US Justice Department to Compensate BitConnect Victims With $56 Million in Seized Crypto

US Justice Department to Compensate BitConnect Victims With $56 Million in Seized Crypto

The U.S. Justice Department will sell $56 million worth of seized cryptocurrency from the "number one promoter" of the crypto Ponzi scheme BitConnect to compensate victims of the fraud.

Per an announcement from the U.S. Justice Department, the government will sell the cryptocurrency and hold the proceeds in U.S. dollars, ahead of using the proceeds to "provide restitution to the victims pursuant to a future restitution order by the court at sentencing."

The cryptocurrency was seized from Glenn Arcaro, 44, who pleaded guilty to participating in a $2 billion conspiracy to defraud BitConnect investors. Arcaro will be sentenced on January 7, 2022, and faces a maximum penalty of 20 years in prison.

Potential victims of the BitConnect scheme are encouraged to visit a justice.gov website for information on their rights, to identify themselves as a victim, and submit a victim impact statement.

What was BitConnect?

One of the most infamous crypto scams of all time, BitConnect billed itself as a cryptocurrency investment platform that offered huge returns based on its proprietary trading bot. In fact, the bot didn't exist; it was a Ponzi scheme that rewarded participants based on the number of people that bought into the scheme.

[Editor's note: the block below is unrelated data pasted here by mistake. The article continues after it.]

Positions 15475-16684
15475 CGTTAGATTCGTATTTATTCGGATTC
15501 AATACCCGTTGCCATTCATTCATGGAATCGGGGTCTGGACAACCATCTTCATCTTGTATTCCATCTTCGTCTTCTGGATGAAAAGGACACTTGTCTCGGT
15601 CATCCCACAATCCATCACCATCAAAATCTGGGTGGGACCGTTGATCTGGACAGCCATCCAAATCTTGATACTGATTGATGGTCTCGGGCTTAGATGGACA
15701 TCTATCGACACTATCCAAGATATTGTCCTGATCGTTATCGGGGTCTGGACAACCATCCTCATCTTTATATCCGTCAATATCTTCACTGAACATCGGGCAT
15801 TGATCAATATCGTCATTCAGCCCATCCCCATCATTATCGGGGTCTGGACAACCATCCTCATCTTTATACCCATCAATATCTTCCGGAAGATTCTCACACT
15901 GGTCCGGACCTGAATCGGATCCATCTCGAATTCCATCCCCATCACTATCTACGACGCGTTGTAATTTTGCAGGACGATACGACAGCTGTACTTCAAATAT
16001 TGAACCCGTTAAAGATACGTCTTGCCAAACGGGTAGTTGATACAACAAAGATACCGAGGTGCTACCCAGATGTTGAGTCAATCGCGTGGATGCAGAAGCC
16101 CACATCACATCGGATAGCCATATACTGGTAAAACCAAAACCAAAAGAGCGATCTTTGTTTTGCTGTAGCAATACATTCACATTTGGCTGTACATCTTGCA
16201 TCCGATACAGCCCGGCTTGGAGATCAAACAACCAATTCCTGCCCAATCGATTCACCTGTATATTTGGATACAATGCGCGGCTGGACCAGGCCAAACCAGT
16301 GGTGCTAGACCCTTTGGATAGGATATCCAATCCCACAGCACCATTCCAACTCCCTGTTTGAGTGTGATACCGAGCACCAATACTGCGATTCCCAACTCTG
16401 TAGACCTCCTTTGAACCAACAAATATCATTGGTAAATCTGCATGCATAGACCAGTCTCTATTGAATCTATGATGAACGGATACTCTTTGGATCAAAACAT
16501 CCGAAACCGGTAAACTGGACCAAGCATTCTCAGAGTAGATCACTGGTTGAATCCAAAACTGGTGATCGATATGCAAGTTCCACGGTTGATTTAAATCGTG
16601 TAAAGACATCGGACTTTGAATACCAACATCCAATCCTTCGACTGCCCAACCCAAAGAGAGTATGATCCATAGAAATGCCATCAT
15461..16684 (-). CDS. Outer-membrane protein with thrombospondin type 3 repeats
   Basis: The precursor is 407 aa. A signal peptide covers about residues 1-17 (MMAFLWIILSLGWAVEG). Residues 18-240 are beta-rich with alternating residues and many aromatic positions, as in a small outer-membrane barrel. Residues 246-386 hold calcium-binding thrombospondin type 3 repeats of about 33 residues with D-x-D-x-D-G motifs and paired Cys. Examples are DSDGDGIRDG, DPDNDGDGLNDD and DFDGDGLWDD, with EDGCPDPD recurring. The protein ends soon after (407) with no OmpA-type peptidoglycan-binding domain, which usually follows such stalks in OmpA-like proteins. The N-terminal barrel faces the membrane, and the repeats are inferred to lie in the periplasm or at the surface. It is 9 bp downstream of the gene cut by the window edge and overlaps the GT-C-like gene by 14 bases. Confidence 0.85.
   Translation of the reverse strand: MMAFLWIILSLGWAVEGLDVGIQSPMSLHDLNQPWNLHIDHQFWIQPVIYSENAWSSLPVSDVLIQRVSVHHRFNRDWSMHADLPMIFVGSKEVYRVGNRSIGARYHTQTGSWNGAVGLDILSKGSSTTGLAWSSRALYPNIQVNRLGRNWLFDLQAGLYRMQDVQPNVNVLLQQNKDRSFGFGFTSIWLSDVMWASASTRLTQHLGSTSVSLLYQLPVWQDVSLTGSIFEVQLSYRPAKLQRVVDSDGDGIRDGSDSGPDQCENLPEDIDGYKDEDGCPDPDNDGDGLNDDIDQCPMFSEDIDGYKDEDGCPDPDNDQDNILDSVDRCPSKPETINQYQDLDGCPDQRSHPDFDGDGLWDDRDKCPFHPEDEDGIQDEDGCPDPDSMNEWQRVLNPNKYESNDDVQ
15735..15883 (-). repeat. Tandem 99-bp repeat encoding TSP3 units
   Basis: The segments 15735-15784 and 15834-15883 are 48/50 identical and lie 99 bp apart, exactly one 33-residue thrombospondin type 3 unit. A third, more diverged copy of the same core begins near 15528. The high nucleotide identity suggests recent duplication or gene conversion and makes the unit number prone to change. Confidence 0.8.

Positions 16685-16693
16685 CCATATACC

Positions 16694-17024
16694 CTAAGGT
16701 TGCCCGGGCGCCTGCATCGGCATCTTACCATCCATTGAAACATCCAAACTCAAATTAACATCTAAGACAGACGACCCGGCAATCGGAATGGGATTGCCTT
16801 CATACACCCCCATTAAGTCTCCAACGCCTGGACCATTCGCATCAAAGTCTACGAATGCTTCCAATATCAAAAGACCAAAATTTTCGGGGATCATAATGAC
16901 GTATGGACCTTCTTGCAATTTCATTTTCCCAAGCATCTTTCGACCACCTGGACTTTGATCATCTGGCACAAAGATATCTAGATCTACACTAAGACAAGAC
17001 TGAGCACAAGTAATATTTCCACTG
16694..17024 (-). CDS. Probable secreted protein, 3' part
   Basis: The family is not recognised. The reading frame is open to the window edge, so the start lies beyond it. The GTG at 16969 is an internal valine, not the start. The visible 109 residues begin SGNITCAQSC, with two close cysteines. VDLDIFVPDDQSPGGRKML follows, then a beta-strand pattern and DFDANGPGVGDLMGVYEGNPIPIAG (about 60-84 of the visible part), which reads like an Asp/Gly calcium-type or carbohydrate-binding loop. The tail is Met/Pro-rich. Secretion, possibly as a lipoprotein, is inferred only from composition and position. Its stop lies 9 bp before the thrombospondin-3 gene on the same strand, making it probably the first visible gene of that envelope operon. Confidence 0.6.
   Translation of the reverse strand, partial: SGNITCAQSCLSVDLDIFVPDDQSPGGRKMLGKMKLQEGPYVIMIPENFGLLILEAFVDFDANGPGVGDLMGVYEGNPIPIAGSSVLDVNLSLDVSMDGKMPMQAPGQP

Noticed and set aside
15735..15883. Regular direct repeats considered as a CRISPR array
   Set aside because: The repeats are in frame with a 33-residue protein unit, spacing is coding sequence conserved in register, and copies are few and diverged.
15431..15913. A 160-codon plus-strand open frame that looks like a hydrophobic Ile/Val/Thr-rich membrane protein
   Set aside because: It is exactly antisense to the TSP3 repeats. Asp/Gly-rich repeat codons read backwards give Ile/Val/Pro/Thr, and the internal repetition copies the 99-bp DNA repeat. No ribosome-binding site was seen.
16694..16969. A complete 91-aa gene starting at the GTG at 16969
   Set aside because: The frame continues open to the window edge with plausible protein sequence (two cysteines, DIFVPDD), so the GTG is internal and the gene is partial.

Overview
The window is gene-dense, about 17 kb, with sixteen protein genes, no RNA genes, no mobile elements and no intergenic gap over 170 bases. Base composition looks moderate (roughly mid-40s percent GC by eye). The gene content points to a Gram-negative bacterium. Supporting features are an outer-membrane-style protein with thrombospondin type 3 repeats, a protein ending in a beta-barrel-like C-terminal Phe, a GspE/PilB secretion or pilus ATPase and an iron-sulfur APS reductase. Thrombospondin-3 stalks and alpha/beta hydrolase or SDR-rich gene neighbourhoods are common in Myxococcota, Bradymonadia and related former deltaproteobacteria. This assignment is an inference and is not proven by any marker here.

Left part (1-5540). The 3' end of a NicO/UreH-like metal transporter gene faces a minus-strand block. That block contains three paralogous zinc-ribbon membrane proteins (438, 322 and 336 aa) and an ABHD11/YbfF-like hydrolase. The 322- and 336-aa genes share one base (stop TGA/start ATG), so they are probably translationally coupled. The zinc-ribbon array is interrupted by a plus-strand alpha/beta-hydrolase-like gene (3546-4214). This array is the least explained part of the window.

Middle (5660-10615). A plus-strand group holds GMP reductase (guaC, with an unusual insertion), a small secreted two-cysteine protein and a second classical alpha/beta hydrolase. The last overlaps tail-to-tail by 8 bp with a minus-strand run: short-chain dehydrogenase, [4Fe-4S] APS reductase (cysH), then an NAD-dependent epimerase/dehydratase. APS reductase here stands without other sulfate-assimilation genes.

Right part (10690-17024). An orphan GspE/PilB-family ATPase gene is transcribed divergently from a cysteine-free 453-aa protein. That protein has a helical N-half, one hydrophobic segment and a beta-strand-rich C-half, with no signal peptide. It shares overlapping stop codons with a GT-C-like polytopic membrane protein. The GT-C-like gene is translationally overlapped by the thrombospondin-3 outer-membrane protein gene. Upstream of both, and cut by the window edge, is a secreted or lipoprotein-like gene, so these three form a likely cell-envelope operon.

Propped up by the pyramid scheme, BitConnect's BCC cryptocurrency rose to become one of the 20 biggest cryptos by market cap, valued at around $400.

Following investigations from regulators in Texas and North Carolina, BitConnect shut down its lending and exchange platform, prompting a collapse in the price of BCC to under $30.

In May 2021, the U.S. Securities and Exchange Commission charged five BitConnect promoters, reaching a $12 million settlement in August. A month later, the SEC sued BitConnect, its founder Satish Kumbhani and Arcaro, in the first action against BitConnect's management.

U.S. government crypto seizures

This isn't the first occasion on which the U.S. government has sold off seized cryptocurrency.

In 2014, the U.S. Marshals sold off over 30,000 Bitcoin (then worth around $19 million) seized from the defunct dark web marketplace Silk Road. It was scooped up by venture capitalist Tim Draper, whose haul is now worth over $1.8 billion.

The U.S. Marshals sold another 4,000 BTC of seized Bitcoin in February 2020. Then worth around $37 million, its value has since shot up to over $240 million.

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